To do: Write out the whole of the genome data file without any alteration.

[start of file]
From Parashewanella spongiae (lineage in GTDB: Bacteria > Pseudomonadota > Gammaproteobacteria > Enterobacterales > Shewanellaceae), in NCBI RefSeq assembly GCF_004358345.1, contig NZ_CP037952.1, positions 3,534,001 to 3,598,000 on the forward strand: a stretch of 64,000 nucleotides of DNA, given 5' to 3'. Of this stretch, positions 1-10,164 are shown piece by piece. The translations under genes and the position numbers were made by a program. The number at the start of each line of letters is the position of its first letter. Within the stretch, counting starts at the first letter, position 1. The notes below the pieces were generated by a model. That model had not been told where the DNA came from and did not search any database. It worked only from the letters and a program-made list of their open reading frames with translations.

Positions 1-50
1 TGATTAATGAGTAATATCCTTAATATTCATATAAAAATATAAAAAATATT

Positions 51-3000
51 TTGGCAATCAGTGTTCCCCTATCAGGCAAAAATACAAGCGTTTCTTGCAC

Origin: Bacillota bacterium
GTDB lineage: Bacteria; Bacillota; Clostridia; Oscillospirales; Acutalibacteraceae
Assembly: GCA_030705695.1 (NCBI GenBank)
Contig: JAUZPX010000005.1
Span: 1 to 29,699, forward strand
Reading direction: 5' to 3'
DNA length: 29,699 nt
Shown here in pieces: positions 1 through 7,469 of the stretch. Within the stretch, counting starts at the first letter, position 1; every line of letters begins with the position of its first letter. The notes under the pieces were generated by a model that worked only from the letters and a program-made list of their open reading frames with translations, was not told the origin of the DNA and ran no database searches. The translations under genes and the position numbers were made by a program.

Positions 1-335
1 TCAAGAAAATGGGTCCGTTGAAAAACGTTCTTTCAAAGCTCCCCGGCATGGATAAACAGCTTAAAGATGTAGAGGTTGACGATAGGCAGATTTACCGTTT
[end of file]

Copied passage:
From Parashewanella spongiae (lineage in GTDB: Bacteria > Pseudomonadota > Gammaproteobacteria > Enterobacterales > Shewanellaceae), in NCBI RefSeq assembly GCF_004358345.1, contig NZ_CP037952.1, positions 3,534,001 to 3,598,000 on the forward strand: a stretch of 64,000 nucleotides of DNA, given 5' to 3'. Of this stretch, positions 1-10,164 are shown piece by piece. The translations under genes and the position numbers were made by a program. The number at the start of each line of letters is the position of its first letter. Within the stretch, counting starts at the first letter, position 1. The notes below the pieces were generated by a model. That model had not been told where the DNA came from and did not search any database. It worked only from the letters and a program-made list of their open reading frames with translations.

Positions 1-50
1 TGATTAATGAGTAATATCCTTAATATTCATATAAAAATATAAAAAATATT

Positions 51-3000
51 TTGGCAATCAGTGTTCCCCTATCAGGCAAAAATACAAGCGTTTCTTGCAC

Origin: Bacillota bacterium
GTDB lineage: Bacteria; Bacillota; Clostridia; Oscillospirales; Acutalibacteraceae
Assembly: GCA_030705695.1 (NCBI GenBank)
Contig: JAUZPX010000005.1
Span: 1 to 29,699, forward strand
Reading direction: 5' to 3'
DNA length: 29,699 nt
Shown here in pieces: positions 1 through 7,469 of the stretch. Within the stretch, counting starts at the first letter, position 1; every line of letters begins with the position of its first letter. The notes under the pieces were generated by a model that worked only from the letters and a program-made list of their open reading frames with translations, was not told the origin of the DNA and ran no database searches. The translations under genes and the position numbers were made by a program.

Positions 1-335
1 TCAAGAAAATGGGTCCGTTGAAAAACGTTCTTTCAAAGCTCCCCGGCATGGATAAACAGCTTAAAGATGTAGAGGTTGACGATAGGCAGATTTACCGTTT